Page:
We invite all tax professionals who identify as female to join Tax in the City® official LinkedIn group to continue the conversation and share tax developments in between events and meetings! Click here to join.
Minnesota has several bills pending that would address the Minnesota state tax implications of various provisions of the federal tax reform legislation (commonly referred to as the Tax Cuts and Jobs Act).
HF 2942 was introduced in the House on February 22, 2018. This bill would provide conformity to the Internal Revenue Code (IRC) as of December 31, 2017, including for corporate taxpayers. The bill makes clear that, with respect to the computation of Minnesota net income, the conformity to the Internal Revenue Code as amended through December 31, 2017, would be effective retroactively such that the federal provisions providing for the deemed repatriation of foreign earnings could have implications in Minnesota. Continue Reading Overview of Minnesota’s Response to Federal Tax Reform
On Wednesday, the Illinois Department of Revenue (Department) issued additional guidance concerning its treatment of the new deemed repatriated foreign earnings provisions found in Internal Revenue Code Section 965, enacted in the federal tax reform bill (known as the Tax Cuts and Jobs Act, or “TCJA”). The Department confirmed key aspects of Illinois’ treatment of the repatriation provisions, including:
- Both the income inclusion and deduction provided for in the deemed repatriated foreign earnings provisions will be taken into account in determining a taxpayer’s tax base, so that the inclusion in Illinois will be net. The Department’s guidance references the new federal IRC 965 Transition Tax Statement, which a taxpayer must file with its 2017 federal return when reporting deemed repatriated foreign earnings; that statement includes both income under IRC 965(a) and the corresponding participation deduction under IRC 965(c).
- Additionally, the Department’s guidance also confirms that the net amount included as deemed repatriated foreign earnings will be treated as a foreign dividend eligible for Illinois’ dividend-received deduction, which can be a 70 percent, 80 percent or 100 percent deduction depending on a taxpayer’s percentage share of ownership of the foreign subsidiary subject to the repatriation provisions. See 35 ILCS 5/203(b)(2)(O). (For tax periods beginning on or after January 1, 2018, 80 percent is reduced to 65 percent and 70 percent is reduced to 50 percent because this provision incorporates the federal dividend-received deduction rates found in IRC 243, which was amended as such by the TCJA.)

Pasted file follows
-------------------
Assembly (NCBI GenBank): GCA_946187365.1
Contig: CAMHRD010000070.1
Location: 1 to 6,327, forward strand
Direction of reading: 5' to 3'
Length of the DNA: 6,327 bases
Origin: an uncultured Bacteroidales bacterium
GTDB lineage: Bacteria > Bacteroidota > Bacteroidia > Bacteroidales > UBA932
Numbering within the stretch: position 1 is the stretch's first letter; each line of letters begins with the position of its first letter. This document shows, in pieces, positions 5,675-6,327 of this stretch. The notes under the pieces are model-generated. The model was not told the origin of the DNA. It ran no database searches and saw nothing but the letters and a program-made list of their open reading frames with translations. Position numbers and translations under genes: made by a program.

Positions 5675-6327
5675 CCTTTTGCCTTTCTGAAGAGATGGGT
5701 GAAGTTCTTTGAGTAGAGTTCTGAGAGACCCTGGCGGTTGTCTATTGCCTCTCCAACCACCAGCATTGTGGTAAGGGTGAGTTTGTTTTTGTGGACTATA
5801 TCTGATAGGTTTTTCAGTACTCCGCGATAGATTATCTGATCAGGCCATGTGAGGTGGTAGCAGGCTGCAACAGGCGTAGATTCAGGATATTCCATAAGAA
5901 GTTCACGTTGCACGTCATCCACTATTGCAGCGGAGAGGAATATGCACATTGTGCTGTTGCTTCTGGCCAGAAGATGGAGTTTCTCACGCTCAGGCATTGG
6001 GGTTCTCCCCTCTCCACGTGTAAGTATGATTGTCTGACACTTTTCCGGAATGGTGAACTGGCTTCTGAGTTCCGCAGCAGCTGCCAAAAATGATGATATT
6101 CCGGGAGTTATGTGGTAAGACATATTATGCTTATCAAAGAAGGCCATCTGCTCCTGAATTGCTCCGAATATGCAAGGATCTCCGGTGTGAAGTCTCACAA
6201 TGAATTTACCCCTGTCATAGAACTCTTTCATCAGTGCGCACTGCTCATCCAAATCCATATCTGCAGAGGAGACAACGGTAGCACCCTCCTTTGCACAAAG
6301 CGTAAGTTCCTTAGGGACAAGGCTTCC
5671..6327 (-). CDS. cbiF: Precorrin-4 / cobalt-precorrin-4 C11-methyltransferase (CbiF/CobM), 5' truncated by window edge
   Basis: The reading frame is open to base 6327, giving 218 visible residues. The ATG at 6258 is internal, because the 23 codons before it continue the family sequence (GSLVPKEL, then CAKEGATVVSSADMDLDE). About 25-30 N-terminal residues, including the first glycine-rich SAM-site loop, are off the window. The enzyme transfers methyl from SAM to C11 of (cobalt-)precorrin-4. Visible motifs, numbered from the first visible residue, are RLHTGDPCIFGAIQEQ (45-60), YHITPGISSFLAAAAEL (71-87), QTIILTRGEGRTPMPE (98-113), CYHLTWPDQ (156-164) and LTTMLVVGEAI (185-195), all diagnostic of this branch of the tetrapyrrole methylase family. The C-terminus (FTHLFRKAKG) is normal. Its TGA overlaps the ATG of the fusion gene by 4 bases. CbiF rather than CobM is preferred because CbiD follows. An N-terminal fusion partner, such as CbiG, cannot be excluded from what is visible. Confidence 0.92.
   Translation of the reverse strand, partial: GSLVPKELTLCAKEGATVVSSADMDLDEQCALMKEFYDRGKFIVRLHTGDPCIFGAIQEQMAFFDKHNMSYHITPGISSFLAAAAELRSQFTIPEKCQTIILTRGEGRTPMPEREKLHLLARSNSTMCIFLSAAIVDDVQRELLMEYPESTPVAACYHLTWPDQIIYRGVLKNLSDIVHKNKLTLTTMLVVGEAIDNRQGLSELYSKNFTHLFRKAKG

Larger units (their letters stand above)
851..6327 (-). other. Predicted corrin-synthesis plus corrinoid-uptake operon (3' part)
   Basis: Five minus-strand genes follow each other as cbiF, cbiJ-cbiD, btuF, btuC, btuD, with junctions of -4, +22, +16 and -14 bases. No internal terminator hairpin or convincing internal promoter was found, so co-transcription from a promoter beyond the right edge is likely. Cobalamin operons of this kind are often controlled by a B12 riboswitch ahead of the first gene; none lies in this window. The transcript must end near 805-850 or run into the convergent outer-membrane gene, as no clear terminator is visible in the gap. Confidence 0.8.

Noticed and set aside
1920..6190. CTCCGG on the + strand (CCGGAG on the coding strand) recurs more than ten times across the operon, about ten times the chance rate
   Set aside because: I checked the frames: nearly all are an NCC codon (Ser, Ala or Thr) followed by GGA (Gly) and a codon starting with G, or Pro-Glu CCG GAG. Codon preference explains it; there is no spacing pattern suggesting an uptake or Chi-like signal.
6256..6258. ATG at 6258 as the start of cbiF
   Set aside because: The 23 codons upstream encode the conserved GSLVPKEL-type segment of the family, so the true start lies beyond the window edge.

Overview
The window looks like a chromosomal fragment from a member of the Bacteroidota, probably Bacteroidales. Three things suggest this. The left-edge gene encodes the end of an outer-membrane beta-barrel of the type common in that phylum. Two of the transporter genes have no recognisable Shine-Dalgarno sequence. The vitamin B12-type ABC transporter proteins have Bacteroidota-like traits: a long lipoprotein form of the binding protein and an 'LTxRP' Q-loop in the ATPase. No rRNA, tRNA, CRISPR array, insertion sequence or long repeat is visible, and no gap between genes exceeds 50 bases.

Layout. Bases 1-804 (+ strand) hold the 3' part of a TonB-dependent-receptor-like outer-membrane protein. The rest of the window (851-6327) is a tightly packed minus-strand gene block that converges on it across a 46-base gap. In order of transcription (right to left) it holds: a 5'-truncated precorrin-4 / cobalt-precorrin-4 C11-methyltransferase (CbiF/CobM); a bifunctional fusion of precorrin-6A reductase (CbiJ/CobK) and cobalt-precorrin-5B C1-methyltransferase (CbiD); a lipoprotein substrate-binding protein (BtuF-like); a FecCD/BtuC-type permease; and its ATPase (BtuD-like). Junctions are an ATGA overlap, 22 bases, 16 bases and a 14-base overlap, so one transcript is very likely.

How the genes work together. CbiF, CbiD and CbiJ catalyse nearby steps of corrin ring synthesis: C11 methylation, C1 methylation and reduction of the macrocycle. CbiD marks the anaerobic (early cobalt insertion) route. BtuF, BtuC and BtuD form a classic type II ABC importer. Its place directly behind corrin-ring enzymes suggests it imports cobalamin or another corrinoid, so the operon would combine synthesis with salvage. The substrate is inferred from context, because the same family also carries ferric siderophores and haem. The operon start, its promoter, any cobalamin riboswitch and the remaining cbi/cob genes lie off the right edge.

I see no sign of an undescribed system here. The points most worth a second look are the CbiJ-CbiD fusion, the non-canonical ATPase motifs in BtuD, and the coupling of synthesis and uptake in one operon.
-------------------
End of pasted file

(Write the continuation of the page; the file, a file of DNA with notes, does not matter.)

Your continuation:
It’s been nearly three months since the federal tax reform bill (commonly referred to as the Tax Cuts and Jobs Act, or “TCJA”) was enacted and states continue to respond to the various provisions of the TCJA. Recently, there have been notable legislative efforts in New York, Idaho, Iowa and Minnesota.
Starting with the release of the Governor’s Budget Bill in January 2018, the 30-day amendments to that Bill on February 15, and the amendments to the Assembly Bill and Senate Bill this month, there has been much action this legislative session concerning the potential response to federal tax reform. The proposed response in the two latest bills—the Assembly Bill (AB 9509) and the Senate Bill (SB 7509)—is discussed below. Continue Reading More States Respond to Federal Tax Reform
Virginia and Georgia are two of the latest states to pass laws responding to the federal tax reform passed in December 2017, known as the Tax Cuts and Jobs Act (TCJA). Both states updated their codes to conform to the current Internal Revenue Code (IRC) with some notable exceptions.
On February 22, 2018, and February 23, 2018, the Virginia General Assembly enacted Chapter 14 (SB 230) and Chapter 15 (HB 154) of the 2018 Session Virginia Acts of Assembly, respectively. Before this legislation was enacted, the Virginia Code conformed to the IRC in effect as of December 31, 2016. While the new legislation conforms the Virginia Code to the IRC effective as of February 9, 2018, there are some very notable exceptions. The legislation explicitly provides that the Virginia Code does not conform to most provisions of the TCJA with an exception for “any… provision of the [TCJA] that affects the computation of federal adjusted gross income of individuals or federal taxable income of corporations for taxable years beginning after December 31, 2016 and before January 1, 2018…” Thus, despite Virginia’s update of its IRC conformity date, Virginia largely decouples from the TCJA. Continue Reading Southeast States Respond to Federal Tax Reform and NJ Senate Leader Talks Tax Surcharge to Limit Corporate “Windfall”